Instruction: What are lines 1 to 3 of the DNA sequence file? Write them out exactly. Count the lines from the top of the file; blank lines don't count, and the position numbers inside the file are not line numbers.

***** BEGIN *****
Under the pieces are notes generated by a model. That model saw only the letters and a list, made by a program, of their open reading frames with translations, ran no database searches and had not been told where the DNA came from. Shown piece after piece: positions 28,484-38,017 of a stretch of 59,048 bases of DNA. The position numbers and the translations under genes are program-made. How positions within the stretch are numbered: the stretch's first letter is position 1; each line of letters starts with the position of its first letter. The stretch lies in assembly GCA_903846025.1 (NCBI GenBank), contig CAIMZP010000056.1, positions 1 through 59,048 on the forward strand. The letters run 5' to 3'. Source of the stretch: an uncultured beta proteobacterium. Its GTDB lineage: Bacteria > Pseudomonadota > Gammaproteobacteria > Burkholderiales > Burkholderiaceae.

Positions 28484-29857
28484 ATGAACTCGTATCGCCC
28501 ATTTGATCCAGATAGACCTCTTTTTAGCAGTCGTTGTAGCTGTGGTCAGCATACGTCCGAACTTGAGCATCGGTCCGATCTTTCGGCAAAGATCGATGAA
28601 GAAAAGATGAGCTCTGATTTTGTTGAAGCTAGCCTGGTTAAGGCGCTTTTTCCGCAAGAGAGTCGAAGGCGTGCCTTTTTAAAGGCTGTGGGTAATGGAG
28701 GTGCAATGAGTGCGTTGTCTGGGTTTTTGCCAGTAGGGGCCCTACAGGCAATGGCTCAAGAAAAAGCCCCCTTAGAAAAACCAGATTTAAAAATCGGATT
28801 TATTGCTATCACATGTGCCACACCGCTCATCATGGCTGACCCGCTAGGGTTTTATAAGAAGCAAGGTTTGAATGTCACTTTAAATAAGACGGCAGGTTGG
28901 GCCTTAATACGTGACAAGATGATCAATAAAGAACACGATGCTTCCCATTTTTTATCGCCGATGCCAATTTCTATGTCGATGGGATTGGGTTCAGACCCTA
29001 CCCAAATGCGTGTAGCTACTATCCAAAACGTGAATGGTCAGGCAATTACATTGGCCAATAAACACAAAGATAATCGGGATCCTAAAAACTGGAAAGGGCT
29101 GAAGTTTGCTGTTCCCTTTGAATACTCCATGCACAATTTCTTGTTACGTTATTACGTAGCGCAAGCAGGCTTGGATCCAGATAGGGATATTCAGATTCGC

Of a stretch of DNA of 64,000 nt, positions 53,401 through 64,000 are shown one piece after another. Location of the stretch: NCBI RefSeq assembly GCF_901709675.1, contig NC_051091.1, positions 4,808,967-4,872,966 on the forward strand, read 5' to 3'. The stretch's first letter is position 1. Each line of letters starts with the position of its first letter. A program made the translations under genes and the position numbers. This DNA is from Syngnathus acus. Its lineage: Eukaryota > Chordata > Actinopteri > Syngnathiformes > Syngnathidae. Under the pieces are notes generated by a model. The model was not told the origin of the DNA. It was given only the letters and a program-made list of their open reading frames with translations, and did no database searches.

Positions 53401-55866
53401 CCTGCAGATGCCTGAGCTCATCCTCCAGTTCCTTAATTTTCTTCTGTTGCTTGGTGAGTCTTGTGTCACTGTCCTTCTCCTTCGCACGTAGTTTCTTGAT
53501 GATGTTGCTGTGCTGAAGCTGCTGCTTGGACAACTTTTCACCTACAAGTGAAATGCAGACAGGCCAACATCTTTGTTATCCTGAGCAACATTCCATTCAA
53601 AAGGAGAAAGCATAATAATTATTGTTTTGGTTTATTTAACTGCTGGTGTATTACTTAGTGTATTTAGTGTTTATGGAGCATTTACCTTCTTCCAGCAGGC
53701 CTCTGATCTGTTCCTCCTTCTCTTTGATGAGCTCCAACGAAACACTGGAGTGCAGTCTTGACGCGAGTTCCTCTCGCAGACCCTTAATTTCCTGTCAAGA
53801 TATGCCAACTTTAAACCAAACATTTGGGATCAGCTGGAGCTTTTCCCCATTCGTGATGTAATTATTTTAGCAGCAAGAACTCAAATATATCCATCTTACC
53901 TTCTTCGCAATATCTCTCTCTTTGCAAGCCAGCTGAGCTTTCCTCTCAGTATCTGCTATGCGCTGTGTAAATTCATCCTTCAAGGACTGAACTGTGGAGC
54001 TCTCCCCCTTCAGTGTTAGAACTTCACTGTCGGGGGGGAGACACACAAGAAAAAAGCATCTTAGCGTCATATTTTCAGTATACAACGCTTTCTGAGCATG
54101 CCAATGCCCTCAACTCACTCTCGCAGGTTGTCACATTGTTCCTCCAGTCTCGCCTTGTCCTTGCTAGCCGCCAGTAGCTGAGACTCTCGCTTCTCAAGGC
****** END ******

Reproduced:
Under the pieces are notes generated by a model. That model saw only the letters and a list, made by a program, of their open reading frames with translations, ran no database searches and had not been told where the DNA came from. Shown piece after piece: positions 28,484-38,017 of a stretch of 59,048 bases of DNA. The position numbers and the translations under genes are program-made. How positions within the stretch are numbered: the stretch's first letter is position 1; each line of letters starts with the position of its first letter. The stretch lies in assembly GCA_903846025.1 (NCBI GenBank), contig CAIMZP010000056.1, positions 1 through 59,048 on the forward strand. The letters run 5' to 3'. Source of the stretch: an uncultured beta proteobacterium. Its GTDB lineage: Bacteria > Pseudomonadota > Gammaproteobacteria > Burkholderiales > Burkholderiaceae.

Positions 28484-29857
28484 ATGAACTCGTATCGCCC